Obama tax deal gets nod from Senate. Will House risk making changes?
Senators vote to end debate on GOP-Obama tax deal, clearing the way for its passage. Attention now shifts to the House, where liberal Democrats are expected to discuss revisions.
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House majority leader Steny Hoyer (D) of Maryland said that he expects the House to consider revisions to the estate tax, when the bill hits the House floor, as early as Wednesday. “There's much consternation in the House about the estate tax,” he said, responding to questions after a speech at the Press Club today. “I know a number of us believe that there is a compromise available, but we'll have to see where the votes lie,” he added.Skip to next paragraph
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But in a statement after the vote, Senate Republican leader Mitch McConnell of Kentucky said that if the House opts to make “partisan changes” in the bill, “they will ensure that every American taxpayer will see a job-killing tax hike on January 1st.”
Tension between Obama and his base in the Congress has been simmering for some time, especially after losses sustained in the Nov. 2 election. Another issue that makes the tax deal especially toxic for many party liberals is that it compromises on an issue for which Democrats felt they had strong public support: no tax cuts for millionaires.
“The liberal base realized they were at a disadvantage on health care with the public as a whole. The one issue where they believed they had traction was tax cuts for millionaires. To see it fall apart this way – and the president seem to cave – created a lot of heartburn,” says Norman Ornstein, a resident scholar at the American Enterprise Institute in Washington.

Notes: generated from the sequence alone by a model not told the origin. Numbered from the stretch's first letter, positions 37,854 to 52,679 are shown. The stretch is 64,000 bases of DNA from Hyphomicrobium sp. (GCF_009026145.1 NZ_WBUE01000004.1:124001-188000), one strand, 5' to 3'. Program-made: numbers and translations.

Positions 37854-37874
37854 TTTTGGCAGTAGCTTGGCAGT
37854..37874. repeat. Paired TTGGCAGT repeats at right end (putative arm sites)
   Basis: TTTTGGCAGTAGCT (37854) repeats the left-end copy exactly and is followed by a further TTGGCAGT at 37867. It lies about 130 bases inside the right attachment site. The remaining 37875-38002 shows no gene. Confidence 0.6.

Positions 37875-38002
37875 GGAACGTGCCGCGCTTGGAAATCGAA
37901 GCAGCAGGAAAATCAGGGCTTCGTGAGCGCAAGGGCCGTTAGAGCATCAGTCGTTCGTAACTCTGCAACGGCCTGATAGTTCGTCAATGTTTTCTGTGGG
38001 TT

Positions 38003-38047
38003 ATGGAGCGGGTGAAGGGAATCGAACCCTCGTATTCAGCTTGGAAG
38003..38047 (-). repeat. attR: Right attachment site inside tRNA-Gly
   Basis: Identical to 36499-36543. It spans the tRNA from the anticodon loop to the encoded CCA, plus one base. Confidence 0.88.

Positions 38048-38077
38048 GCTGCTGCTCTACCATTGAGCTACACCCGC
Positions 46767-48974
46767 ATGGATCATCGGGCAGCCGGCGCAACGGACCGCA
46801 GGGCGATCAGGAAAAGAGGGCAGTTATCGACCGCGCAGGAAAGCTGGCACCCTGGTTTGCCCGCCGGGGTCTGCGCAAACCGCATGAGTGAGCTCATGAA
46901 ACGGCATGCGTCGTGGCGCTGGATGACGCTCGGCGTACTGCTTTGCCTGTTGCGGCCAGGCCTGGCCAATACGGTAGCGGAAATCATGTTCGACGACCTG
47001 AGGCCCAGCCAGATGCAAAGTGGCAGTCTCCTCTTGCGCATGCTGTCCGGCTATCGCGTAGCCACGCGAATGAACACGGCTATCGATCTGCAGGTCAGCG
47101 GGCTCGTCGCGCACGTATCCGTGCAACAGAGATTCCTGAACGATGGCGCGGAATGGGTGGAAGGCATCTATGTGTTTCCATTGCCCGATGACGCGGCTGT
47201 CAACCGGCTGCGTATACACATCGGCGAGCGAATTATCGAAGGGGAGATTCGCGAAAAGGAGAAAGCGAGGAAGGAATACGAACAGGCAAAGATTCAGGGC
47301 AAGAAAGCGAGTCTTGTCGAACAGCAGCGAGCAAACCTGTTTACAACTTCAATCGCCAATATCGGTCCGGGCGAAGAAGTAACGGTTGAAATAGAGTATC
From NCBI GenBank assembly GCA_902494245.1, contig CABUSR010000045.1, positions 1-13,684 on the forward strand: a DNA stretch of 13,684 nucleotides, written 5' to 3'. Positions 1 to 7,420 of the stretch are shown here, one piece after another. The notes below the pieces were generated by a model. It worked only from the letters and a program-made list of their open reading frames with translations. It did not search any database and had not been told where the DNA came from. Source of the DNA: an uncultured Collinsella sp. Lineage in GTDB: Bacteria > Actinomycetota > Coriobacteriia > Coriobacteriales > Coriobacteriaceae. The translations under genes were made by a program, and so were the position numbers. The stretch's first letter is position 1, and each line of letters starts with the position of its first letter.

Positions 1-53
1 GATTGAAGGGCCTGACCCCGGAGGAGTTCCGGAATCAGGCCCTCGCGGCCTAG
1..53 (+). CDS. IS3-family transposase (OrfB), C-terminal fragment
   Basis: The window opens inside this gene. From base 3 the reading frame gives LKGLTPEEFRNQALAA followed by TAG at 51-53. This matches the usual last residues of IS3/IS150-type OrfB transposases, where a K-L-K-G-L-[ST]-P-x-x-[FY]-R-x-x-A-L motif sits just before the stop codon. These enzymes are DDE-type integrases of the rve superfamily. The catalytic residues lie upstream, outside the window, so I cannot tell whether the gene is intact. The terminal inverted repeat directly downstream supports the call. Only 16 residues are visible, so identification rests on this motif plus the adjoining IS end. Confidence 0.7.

“But if this deal went down it would be a real disaster for them, especially as we’re seeing poll after poll that show that 60 to 70 percent of Americans like this deal. If it goes down – and it’s blamed on petulant Democrats, what could be worse?” he adds.
But conservatives, too, had strong concerns about voting for a tax deal with billions in additional spending that were not offset. “We’re digging the hole deeper,” said Sen. Tom Coburn (R) of Oklahoma, after the vote.
Four other Republicans joined Coburn in opposing the vote. These included Sens. John Ensign of Nevada and George Voinovich of Ohio, who will not be returning in the 112th Congress; and Sens. Jim DeMint of South Carolina and Jeff Sessions of Alabama.
Other conservatives who voted for the bill said they expect strong measures on cutting the deficit and entitlement spending this spring, when Congress must vote on extending the national debt limit. “This was a painful vote for me,” said Sen. Bob Corker (R) of Tennessee, who voted for the measure. But he says that the upcoming vote on the debt is going to require Congress to pass “stringent measures on the deficit” this spring. “Having this vote so close was a great solace,” he added.